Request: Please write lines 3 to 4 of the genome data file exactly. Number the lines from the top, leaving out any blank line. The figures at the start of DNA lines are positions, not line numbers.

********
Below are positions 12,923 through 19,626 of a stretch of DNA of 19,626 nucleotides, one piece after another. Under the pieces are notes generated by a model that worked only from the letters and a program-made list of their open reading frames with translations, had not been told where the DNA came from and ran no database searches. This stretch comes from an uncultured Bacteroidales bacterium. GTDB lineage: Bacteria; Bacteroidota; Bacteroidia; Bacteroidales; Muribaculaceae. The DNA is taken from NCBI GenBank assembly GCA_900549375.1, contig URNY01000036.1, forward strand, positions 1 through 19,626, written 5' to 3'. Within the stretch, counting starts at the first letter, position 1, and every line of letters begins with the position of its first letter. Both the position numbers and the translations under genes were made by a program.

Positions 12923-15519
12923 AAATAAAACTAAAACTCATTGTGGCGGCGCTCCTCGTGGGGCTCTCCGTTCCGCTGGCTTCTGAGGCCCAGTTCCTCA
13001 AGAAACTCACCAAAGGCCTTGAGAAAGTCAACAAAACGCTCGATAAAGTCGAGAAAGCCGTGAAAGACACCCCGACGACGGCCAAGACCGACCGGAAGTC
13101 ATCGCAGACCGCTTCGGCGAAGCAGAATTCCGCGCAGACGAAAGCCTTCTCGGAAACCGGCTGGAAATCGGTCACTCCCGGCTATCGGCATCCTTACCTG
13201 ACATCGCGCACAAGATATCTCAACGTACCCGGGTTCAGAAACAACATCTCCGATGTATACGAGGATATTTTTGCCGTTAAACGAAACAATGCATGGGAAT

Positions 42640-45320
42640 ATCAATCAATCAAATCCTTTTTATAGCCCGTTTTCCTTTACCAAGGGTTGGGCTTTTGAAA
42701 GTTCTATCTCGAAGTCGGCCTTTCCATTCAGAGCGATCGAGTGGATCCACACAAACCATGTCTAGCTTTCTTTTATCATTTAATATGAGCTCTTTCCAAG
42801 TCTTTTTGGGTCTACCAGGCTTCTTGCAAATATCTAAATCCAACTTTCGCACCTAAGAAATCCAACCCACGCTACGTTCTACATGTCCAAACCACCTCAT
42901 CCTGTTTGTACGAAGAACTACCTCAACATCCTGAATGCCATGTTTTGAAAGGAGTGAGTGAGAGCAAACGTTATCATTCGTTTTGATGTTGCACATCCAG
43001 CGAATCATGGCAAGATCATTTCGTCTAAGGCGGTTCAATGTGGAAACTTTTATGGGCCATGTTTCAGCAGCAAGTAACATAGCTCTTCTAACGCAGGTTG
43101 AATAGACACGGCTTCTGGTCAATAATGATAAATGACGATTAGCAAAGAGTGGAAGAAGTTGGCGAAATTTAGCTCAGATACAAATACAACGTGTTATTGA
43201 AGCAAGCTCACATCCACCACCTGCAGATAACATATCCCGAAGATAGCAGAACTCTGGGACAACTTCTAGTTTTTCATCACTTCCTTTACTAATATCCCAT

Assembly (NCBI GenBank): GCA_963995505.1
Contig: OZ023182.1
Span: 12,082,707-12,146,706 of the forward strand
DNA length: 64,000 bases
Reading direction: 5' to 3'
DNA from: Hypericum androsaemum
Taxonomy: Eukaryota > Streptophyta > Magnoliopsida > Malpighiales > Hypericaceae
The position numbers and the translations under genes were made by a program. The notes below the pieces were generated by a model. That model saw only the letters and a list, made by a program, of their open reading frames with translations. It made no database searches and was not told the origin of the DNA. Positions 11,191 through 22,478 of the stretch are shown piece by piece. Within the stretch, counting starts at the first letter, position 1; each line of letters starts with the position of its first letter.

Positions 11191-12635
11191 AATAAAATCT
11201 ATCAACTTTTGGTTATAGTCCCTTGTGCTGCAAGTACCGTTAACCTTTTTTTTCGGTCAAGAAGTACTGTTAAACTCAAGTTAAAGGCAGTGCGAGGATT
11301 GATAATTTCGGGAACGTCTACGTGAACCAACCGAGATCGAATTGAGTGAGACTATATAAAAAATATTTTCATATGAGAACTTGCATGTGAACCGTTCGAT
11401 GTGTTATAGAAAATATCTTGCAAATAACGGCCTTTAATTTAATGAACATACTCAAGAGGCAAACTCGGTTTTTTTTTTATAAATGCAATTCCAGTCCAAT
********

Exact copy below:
12923 AAATAAAACTAAAACTCATTGTGGCGGCGCTCCTCGTGGGGCTCTCCGTTCCGCTGGCTTCTGAGGCCCAGTTCCTCA
13001 AGAAACTCACCAAAGGCCTTGAGAAAGTCAACAAAACGCTCGATAAAGTCGAGAAAGCCGTGAAAGACACCCCGACGACGGCCAAGACCGACCGGAAGTC